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World News: Greece, Turkey Quake; Libya, Ukraine, Syria, Yemen, Nigeria Updates; Pope Speaks Out

By: ap
By: ap

THESSALONIKI, Greece (AP) -- An earthquake beneath the sea shook northern Greece and western Turkey Saturday, with 266 people reportedly injured in Turkey.
The quake struck at 12:25 p.m. local time (0925 GMT) southwest of the Greek island of Samothraki, 210 kilometers (130 miles) east of Thessaloniki and 296 kilometers (185 miles) northeast of the capital Athens. It was also close to the Turkish island of Gokceada and the Greek island of Lemnos.
The quake caused 266 injuries in Turkey, including one person who was in serious condition, according to the government's emergency and disaster management agency. The injuries were mostly the result of panic, caused as people tried to rush out of buildings.
The Institute of Geophysics at the Aristotle University of Thessaloniki said the magnitude of the quake was 6.3. The U.S. Geological Survey initially reported a magnitude of 6.4, later revised to 6.9.
The temblor was widely felt, including in Thessaloniki, the west coast of Turkey and as far away as Bulgaria and Istanbul. Turkey's emergency and disaster management agency said there were close to 70 aftershocks, the strongest measuring 5.5.
There were divergences as to the quake's depth. The USGS reported a depth of 10 kilometers (6 miles), but the Athens Geodynamics Institute has reported 27 kilometers (17 miles).
"The earthquake has occurred in an area with especially high seismic activity, which, in the past, has given earthquakes up to 7 magnitude (in 1982)," Manolis Skordilis of the Institute of Geophysics told The Associated Press. "We are currently analyzing the aftershocks and are on alert," he added.

TRIPOLI, Libya (AP) -- A renegade Libyan general leading a week-long military offensive against Islamists dominating the country's political scene and their militia allies has welcomed street protests in support of his campaign.
Gen. Khalifa Hifter says the protests give him a "popular mandate" to fight terrorism.
Hifter's statement was broadcast Saturday on Libya's Alahrar TV.
He says his forces will not return to their barracks until terrorism is defeated and called on Libyans to keep up their support for his campaign.
Thousands rallied in Tripoli, the eastern city of Benghazi and other Libyan cities on Friday in support of Hifter's offensive.
His spokesman, Mohammed Hegazi, called on troops who have not yet joined the campaign dubbed "Operation Dignity" to do so within 48 hours or "face penalties." He did not elaborate.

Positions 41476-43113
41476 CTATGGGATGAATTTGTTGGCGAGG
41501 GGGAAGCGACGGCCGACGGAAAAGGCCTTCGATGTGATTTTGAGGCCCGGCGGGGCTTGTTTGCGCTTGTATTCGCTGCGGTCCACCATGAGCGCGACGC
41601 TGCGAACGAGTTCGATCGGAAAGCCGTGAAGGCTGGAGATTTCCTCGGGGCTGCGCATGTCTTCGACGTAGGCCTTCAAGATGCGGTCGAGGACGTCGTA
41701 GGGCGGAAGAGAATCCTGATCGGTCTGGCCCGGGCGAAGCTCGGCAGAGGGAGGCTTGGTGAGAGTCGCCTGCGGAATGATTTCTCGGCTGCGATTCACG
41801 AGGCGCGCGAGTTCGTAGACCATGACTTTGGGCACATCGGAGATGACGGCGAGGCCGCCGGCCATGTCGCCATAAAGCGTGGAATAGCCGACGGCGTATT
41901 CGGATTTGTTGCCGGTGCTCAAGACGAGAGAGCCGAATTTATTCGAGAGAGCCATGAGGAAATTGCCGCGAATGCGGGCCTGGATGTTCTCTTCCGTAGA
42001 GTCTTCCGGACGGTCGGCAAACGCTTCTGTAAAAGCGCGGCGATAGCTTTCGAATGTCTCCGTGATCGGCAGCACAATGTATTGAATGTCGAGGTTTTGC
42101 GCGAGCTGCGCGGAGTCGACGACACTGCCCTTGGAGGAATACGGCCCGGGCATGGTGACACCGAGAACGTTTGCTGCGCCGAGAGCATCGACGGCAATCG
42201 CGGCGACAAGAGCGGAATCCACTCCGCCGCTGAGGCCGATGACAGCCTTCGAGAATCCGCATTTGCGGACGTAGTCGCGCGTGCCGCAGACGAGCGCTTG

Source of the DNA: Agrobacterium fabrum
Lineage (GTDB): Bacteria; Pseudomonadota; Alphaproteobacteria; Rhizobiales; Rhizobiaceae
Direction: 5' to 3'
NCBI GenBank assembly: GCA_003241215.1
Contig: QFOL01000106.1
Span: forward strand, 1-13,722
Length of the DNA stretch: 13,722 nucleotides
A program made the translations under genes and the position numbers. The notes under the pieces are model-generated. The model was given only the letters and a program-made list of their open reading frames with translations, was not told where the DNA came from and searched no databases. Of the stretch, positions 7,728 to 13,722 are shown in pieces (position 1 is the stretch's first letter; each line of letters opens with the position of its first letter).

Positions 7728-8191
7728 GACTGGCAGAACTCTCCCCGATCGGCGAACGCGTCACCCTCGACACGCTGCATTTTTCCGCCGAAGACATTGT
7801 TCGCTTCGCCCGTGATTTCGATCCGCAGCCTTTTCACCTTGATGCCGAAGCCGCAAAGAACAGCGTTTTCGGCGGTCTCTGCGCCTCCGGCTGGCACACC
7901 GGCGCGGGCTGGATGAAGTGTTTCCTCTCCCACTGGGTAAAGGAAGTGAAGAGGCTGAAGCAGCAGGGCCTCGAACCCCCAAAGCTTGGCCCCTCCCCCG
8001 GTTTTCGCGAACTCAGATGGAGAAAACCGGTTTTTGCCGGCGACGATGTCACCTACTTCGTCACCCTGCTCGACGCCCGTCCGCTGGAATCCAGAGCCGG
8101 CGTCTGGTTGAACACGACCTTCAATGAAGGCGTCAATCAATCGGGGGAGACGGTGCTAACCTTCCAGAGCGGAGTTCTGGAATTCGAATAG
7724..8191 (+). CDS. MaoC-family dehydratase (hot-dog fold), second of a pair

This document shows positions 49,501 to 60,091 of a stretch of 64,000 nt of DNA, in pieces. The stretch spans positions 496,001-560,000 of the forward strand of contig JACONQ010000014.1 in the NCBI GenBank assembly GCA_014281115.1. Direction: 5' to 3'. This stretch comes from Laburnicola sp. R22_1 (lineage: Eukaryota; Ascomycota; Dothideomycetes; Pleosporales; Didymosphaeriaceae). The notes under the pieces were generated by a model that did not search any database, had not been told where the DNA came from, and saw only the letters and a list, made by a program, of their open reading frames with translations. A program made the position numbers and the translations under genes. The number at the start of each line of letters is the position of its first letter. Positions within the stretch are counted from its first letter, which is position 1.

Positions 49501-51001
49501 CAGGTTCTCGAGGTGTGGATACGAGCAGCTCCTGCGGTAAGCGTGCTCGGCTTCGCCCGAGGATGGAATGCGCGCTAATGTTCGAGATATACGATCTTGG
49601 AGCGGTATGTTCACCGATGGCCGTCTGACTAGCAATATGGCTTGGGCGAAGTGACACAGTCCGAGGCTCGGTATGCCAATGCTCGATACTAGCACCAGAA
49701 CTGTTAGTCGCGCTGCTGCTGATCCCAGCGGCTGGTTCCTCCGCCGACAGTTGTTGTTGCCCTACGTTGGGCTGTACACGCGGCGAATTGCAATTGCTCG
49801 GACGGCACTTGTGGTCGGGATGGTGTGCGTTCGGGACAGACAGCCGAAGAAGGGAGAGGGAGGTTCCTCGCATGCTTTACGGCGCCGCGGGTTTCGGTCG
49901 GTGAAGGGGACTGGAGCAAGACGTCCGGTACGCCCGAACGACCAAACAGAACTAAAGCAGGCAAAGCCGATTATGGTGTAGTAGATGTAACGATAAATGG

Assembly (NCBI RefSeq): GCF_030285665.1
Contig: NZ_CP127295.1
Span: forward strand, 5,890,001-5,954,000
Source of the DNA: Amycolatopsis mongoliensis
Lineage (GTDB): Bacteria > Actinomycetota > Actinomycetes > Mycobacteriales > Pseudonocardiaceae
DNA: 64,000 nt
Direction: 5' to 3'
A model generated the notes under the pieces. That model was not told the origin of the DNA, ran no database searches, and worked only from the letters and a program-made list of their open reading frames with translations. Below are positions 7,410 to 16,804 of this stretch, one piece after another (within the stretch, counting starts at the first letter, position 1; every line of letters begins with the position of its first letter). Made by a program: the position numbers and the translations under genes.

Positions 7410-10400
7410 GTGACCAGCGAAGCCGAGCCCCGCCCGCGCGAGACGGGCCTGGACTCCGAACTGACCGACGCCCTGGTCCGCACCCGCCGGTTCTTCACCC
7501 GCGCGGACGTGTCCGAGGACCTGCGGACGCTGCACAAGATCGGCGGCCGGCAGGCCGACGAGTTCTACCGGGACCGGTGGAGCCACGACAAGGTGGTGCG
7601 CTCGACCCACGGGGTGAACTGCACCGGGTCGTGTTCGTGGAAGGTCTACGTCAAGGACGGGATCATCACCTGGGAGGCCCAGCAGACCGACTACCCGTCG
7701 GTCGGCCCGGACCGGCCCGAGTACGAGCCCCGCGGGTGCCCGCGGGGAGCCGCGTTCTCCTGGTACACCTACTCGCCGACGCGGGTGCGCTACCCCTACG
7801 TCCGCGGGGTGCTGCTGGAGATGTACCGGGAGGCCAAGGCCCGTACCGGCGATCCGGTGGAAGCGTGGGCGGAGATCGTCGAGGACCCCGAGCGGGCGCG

OBAMA-FOREIGN POLICY
WASHINGTON (AP) -- Confronting critics of his foreign policy, President Barack Obama will soon outline a strategy for his final years in office that aims to avoid overreach as the second of the two wars he inherited comes to a close.
The president will make the case for that seemingly more limited approach during a commencement address Wednesday at the U.S. Military Academy at West Point. The speech will come amid growing frustration in the White House with critics who contend that Obama has weakened America's standing around the world.
A White House official says Obama will address his decision to pull back a military strike in Syria and his inability to stop Russia from annexing territory from Ukraine. The official insists on anonymity to preview the president's speech.

GERMANY-FRANCE-RUSSIA
BERLIN (AP) -- The leaders of Germany and France have called Russian President Vladimir Putin to discuss the situation in Ukraine on the eve of elections there.
The office of German Chancellor Angela Merkel said she and French President Francois Hollande spoke to Putin late Saturday afternoon, and all three expressed their concern about the situation in Ukraine.
Merkel's office says the three leaders agreed that the presidential election should take place peacefully in as many parts of Ukraine as possible.
Pro-Russian insurgents are expected to prevent voting in half or more of the election districts in Ukraine's embattled east on Sunday.
Merkel's office declined to say whether any disagreements were expressed during the call.
Germany and France, like most western countries, have blamed Russia for fanning the separatists' rebellion in eastern Ukraine.

RUSSIA-PUTIN
ST. PETERSBURG, Russia (AP) -- Russian President Vladimir Putin says he doesn't believe there'll be a new Cold War with the United States, which he says Moscow doesn't want.
But he warns that Russia's interests must be taken seriously and accuses the West of having ignored Russia's concerns over Ukraine. He also calls Britain's Prince Charles' reported recent remarks comparing him to Hitler as "unacceptable" and "not royal behavior."
Speaking Saturday to representatives of major news agencies on the margins of a major economic forum in St. Petersburg, Russia, Putin accused Western politicians of interfering in Ukraine without taking into account how important Russia sees its neighbor to its own security and economic interests.
Russia fears the new Western-leaning government in Kiev would try to take Ukraine, a former Soviet republic, into the U.S. dominated Atlantic Alliance. When Russia annexed Crimea in March, Putin said the decision was driven in part by the need to prevent NATO ships from ever being based on the Black Sea peninsula.